Every morning for the last week of August, I was waiting for a pink sunrise. Finally, on the last day of the month, a slight smudge of dusky pink tinged the sky.

Baxter and I walked out to our biggest field. As we got to the centre, he sat down, content to just sniff the morning. I took my cue from him and stood and watched the sunrise.

As I did, I felt surrounded by peace and beauty. I was filled with gratitude for being able to experience and appreciate this moment.

This moment was especially important to me as the end of August marked my last day at my job—my dependable, stable, responsible day job.

As of the beginning of September, I am a full-time freelance writer. This has been something that I’ve been thinking about doing for a long time. To take the plunge is exciting, scary, daunting, joyous and a whole bunch of other emotions.

Starting my last day surrounded by the peace and beauty of the farm made me feel very good about my choice and excited by what the future holds.

As much as I don’t enjoy getting up early to walk the dog, without him, I would have had no reason to be standing in the middle of the field at dawn. I’m grateful that I got to have this experience and that he sat down the way he did. He reminds me to savour the moments, live in the present and enjoy life.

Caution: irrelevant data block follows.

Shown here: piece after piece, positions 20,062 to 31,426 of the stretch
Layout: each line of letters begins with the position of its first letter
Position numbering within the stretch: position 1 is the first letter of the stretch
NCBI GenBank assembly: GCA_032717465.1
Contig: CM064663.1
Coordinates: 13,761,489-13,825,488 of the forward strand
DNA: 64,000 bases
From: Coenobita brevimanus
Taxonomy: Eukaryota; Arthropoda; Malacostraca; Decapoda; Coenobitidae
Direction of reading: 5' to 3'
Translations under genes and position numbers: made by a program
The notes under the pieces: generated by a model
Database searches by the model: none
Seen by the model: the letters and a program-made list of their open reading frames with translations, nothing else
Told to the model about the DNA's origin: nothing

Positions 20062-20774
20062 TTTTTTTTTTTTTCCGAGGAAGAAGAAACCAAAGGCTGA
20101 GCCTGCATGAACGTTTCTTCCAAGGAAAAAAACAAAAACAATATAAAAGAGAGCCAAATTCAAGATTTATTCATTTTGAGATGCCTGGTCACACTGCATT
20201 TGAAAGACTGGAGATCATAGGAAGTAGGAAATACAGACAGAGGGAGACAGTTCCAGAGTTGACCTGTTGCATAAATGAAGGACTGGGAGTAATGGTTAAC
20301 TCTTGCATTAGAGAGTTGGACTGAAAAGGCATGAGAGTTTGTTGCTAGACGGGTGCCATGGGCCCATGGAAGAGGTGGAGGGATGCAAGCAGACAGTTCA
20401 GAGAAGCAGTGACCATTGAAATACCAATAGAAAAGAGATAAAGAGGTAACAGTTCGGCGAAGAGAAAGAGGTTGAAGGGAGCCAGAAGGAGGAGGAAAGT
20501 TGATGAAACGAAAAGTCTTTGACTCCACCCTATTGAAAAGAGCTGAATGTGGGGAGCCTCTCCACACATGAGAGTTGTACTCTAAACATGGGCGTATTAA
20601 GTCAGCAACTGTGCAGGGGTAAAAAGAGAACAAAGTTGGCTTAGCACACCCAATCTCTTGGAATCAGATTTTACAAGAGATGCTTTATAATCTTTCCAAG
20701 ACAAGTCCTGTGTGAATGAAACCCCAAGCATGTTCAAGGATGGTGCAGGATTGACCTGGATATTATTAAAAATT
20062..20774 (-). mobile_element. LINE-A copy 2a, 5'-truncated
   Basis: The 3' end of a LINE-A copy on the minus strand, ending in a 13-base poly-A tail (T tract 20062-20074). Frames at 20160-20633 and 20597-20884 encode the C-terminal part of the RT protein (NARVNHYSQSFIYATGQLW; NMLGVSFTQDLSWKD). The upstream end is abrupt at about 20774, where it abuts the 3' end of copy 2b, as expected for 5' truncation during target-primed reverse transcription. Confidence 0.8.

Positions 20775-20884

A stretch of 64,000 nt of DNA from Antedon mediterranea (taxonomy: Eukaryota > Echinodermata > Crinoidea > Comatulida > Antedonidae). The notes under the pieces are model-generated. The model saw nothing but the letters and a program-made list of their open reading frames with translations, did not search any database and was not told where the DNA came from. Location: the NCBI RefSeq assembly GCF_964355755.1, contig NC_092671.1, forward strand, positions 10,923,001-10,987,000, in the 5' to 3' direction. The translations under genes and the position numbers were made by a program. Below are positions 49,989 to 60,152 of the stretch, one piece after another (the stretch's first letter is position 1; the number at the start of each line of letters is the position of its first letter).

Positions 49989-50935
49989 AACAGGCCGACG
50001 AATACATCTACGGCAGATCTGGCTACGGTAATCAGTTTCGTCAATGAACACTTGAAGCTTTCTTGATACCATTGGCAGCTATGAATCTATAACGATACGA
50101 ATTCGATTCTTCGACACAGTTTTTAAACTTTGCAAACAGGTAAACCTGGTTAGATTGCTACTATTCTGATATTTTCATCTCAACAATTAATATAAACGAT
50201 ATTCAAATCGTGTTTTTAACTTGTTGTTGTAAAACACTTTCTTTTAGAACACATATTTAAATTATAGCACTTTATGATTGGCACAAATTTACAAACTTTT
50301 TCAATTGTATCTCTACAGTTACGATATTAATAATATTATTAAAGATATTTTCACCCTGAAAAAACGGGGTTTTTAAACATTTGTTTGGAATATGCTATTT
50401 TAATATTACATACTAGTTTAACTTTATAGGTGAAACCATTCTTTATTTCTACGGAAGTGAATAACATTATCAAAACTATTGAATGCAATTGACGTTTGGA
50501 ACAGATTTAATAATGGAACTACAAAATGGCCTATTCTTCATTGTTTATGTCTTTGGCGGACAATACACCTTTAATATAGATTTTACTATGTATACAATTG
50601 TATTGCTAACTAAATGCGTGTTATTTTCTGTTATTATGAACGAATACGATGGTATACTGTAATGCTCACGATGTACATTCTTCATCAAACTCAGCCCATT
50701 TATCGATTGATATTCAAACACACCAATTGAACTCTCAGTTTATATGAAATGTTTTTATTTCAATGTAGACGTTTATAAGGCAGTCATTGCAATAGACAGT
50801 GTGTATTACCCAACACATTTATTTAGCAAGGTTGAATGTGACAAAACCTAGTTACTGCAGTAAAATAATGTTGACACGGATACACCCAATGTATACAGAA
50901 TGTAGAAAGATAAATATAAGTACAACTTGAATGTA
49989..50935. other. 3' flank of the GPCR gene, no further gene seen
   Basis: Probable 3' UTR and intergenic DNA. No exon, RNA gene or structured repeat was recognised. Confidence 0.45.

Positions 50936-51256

Mighty Paw Metal Buckle Collar Review

Mighty Paw Metal Buckle Collar Review

Since writing for ThatMutt.com, I have come to know—and love—Mighty Paw, so I was excited when Lindsay offered me the chance to review one of their new products, a reflective collar with a metal buckle.

The collar is woven canvas with several rows of reflective stitching, a sturdy metal buckle and two D rings—a plastic one for tags and a metal one for the leash.

This post is sponsored by Mighty Paw.

Mighty Paw is giving away a FREE metal buckle collar to two readers of That Mutt. Just leave a comment at the end of the post to enter. *Update: The winners have been chosen.

Mighty Paw Metal Buckle Collar Review

My thoughts on the Mighty Paw metal buckle collar:

With collars, I’m always skeptical about their strength. I feel like plastic can get brittle and buckles can break.

This collar alleviates my concerns because the buckle is metal. The actual mechanism of how it fastens is not one I’ve seen before, but it seems very sturdy when it’s clasped—in fact I had to look at the instructions to figure out how to undo the collar.

The leash attaches to a metal D-ring, so even if you have a heavy puller or your dog is tied out, the collar will hold. Even if he might possibly want to chase the turkey vultures that have landed on the barn!